Call Waiting

The following screen shots show the tone tables from the UX Gateway;

Monday 2 July 2012

Call failed due to network issue

The error message "Call failed due to network issue" can be caused from a number of different reason, the following post outlines some of the issue that I have so far found.

Monitoring Server
The first thing to check is to check the monitoring server reports for an error message.  Usually the error is some thing like "Call failed to establish due to a media connectivity failure when one endpoint is internal and the other is remote"

Candidate information
Checking the  candidate information from the SIP packets during the call.  What we are looking for is that both the Edge AV Service IP address and the NAT IP address (of your home router etc) is being sent and received by the two clients.

If the candidate information is not being sent first thing to check is that the internal client can resolve the DNS host name of the Edge Server to the INTERNAL interface.  

If the DNS results returned don't match the IP address of the internal check DNS to make sure that a error hasn't been made with a static entry and check that the Internet facing NIC's in the edge server.  If there are dynamic entries in the DNS check that the "Register this connection's address in DNS" 

From the NIC properties select "Internet protocol Version 4 (TCP/IP)

Select Advanced

Select the DNS tab, then un-tick the "Register this connection's address in DNS"

The Media Relay Authentication Service (MRAS) is responsible for notifying the Lync client of the STUN and TURN IP address for ICE.  This service run on UDP port 3478.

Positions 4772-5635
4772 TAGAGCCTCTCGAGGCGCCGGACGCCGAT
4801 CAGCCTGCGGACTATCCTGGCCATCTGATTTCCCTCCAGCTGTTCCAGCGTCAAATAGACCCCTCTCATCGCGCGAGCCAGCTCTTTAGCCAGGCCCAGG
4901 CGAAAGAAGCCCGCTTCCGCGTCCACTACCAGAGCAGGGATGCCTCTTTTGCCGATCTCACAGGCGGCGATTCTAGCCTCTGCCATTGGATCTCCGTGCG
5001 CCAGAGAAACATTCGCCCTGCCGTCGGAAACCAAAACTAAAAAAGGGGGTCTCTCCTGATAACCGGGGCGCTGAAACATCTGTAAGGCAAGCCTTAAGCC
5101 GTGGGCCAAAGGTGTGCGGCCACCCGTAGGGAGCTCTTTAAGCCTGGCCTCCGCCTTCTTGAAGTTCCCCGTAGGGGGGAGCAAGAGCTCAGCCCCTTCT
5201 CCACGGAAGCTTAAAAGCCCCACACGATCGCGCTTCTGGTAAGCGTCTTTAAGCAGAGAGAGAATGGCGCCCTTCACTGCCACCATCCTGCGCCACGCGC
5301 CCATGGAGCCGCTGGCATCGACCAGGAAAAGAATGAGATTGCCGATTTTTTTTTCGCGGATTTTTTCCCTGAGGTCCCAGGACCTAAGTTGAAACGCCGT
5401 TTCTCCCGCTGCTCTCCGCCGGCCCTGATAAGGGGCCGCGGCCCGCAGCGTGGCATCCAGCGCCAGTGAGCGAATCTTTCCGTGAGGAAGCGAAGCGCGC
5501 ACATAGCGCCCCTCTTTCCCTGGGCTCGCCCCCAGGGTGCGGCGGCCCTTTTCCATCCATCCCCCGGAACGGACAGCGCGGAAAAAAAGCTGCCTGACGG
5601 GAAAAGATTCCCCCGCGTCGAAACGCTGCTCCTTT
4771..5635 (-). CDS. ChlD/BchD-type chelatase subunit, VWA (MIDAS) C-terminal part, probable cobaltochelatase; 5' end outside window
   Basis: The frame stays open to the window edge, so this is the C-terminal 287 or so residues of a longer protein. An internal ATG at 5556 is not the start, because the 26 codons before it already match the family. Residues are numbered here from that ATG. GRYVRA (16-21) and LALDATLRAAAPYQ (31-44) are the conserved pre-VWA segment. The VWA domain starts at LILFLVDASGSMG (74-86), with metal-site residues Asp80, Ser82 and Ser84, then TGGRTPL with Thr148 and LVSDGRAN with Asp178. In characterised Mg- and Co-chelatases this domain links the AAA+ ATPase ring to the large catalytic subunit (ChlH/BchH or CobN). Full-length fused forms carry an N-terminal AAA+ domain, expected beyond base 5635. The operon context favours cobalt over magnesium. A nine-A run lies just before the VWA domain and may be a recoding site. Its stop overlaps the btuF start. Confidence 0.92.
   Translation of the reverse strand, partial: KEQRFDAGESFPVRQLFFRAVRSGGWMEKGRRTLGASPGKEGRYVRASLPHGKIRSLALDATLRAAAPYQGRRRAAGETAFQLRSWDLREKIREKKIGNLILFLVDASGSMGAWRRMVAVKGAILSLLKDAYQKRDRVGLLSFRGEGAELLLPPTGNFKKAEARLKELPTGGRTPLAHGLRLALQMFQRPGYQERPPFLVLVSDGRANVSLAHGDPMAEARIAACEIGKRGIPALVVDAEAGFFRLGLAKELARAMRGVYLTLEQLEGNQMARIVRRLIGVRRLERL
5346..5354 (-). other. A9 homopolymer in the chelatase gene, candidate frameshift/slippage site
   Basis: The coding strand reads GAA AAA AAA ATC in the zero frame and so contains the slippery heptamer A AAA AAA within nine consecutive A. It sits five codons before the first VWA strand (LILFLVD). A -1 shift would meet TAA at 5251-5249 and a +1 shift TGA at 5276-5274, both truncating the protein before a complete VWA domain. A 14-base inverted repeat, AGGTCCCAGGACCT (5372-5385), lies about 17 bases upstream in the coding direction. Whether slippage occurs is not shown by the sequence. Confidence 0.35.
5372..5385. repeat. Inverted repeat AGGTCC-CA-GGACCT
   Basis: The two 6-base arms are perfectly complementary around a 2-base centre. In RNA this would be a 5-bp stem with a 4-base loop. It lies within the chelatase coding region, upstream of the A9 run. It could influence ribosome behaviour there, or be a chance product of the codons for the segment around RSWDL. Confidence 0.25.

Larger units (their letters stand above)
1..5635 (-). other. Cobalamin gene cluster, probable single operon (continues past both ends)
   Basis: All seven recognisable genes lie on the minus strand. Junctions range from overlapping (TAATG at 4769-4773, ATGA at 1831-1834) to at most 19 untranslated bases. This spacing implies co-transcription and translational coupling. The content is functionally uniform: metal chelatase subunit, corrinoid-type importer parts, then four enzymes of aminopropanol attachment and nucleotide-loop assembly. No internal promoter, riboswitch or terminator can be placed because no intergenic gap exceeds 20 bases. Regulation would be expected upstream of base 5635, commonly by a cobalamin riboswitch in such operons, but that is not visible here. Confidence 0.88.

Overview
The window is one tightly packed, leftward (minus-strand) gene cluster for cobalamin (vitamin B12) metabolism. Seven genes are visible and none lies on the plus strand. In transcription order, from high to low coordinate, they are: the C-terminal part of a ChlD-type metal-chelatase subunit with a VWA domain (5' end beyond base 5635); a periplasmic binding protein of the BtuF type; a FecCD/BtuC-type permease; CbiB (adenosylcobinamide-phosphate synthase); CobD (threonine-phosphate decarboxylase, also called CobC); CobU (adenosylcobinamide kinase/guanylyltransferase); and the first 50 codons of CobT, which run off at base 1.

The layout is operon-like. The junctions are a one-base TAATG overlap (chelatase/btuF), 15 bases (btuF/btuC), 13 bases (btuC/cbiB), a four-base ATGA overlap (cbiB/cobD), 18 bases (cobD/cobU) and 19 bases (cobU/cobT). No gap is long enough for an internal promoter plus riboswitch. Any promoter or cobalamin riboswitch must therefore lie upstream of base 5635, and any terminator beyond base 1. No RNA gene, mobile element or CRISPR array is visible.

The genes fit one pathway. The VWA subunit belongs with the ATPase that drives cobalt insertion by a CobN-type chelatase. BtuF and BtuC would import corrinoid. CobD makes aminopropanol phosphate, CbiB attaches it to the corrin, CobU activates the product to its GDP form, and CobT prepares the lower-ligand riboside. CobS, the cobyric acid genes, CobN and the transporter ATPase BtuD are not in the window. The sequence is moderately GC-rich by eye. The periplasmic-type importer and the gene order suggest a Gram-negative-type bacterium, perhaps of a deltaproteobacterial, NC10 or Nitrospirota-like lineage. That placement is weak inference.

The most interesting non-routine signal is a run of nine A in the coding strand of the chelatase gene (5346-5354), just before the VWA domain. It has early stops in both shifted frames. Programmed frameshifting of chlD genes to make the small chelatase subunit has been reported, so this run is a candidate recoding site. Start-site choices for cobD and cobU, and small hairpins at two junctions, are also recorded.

To check that the UDP port is open on the firewall between the Internal Lync clients and the Edge server running this service you can use the Microsoft tool PortQry

Lync Client Policy
There is a Lync client policy setting called "DisableICE", from Technet the DisableICE value is described as "When set to True, Lync 2010 will not use the Interactive Connectivity Establishment (ICE) protocol to traverse firewalls and network address translation (NAT) devices; this effectively prevents users from making Lync 2010 calls across the Internet. When set to False, Lync 2010 will use the ICE protocol to enable Lync 2010 calls to traverse firewalls and (NAT) devices."  If this has been set to TRUE then the Lync Client wont communicate with the MRAS service.

Thursday 28 June 2012

AudioCodes FXO to Lync Configuration

Was setting up an FXO analog port for an in-dial today, with an AudioCodes Mediant 800, has some issues with getting the FXO to make and receive calls.  After a few email with support at VExpress finally got it sorted.

The basic configuration of the Mediant 800 is much the same as all their other gateways, the FXO port needed a little tweaking that I hadn't been able find in any other documents.

The only additional configuration that was required was under "VoIP --> GW and IP to IP --> Analog Gateway --> FXO Settings" and under "VoIP --> GW and IP to IP --> Analog Gateway --> Automatic Dialing"

FXO Settings
Change the "Dialing Mode" to One Stage

Automatic Dialling
Then we had to setup the Automatic Dialling you just need to set the phone number that corresponds to the FXO line that is being configured.